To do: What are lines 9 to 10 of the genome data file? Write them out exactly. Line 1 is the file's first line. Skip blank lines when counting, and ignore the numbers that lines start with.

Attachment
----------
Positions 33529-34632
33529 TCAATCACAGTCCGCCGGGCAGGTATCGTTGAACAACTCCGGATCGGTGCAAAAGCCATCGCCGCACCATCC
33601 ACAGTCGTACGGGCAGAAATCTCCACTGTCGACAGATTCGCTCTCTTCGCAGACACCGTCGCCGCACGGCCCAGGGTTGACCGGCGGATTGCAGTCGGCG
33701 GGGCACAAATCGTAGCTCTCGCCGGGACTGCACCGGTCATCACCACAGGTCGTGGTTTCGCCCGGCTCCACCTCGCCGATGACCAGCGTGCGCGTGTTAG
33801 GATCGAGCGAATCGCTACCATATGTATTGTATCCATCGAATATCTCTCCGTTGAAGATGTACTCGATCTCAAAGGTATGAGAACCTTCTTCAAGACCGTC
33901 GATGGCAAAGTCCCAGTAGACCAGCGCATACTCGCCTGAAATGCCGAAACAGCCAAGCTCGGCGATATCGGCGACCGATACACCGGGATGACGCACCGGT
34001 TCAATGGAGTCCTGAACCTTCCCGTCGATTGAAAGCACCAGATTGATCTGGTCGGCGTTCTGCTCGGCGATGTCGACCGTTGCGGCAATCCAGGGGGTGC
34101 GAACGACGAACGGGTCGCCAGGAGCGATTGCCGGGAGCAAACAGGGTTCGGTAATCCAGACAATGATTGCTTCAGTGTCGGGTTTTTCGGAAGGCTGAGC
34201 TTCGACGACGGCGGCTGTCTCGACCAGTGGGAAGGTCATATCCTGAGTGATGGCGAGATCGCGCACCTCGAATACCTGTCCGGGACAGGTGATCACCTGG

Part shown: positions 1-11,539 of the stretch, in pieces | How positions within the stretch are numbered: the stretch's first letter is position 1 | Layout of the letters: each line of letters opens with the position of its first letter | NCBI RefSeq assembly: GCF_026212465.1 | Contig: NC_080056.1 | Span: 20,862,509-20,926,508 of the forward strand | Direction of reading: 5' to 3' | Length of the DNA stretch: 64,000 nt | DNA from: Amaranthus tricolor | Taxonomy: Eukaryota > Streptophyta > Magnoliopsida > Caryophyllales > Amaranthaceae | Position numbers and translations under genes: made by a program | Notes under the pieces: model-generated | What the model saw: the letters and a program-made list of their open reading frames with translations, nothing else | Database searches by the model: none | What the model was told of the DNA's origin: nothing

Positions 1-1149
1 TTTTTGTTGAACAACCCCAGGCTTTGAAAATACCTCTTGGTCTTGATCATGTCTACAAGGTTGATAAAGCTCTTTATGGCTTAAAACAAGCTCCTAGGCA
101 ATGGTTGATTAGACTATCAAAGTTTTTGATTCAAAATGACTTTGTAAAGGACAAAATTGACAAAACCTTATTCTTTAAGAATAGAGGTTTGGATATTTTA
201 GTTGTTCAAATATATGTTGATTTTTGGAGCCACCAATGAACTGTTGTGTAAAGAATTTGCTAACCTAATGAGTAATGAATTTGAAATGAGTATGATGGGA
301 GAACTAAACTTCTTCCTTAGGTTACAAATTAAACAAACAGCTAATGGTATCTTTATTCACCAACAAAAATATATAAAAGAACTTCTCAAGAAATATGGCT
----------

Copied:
34201 TTCGACGACGGCGGCTGTCTCGACCAGTGGGAAGGTCATATCCTGAGTGATGGCGAGATCGCGCACCTCGAATACCTGTCCGGGACAGGTGATCACCTGG

Part shown: positions 1-11,539 of the stretch, in pieces | How positions within the stretch are numbered: the stretch's first letter is position 1 | Layout of the letters: each line of letters opens with the position of its first letter | NCBI RefSeq assembly: GCF_026212465.1 | Contig: NC_080056.1 | Span: 20,862,509-20,926,508 of the forward strand | Direction of reading: 5' to 3' | Length of the DNA stretch: 64,000 nt | DNA from: Amaranthus tricolor | Taxonomy: Eukaryota > Streptophyta > Magnoliopsida > Caryophyllales > Amaranthaceae | Position numbers and translations under genes: made by a program | Notes under the pieces: model-generated | What the model saw: the letters and a program-made list of their open reading frames with translations, nothing else | Database searches by the model: none | What the model was told of the DNA's origin: nothing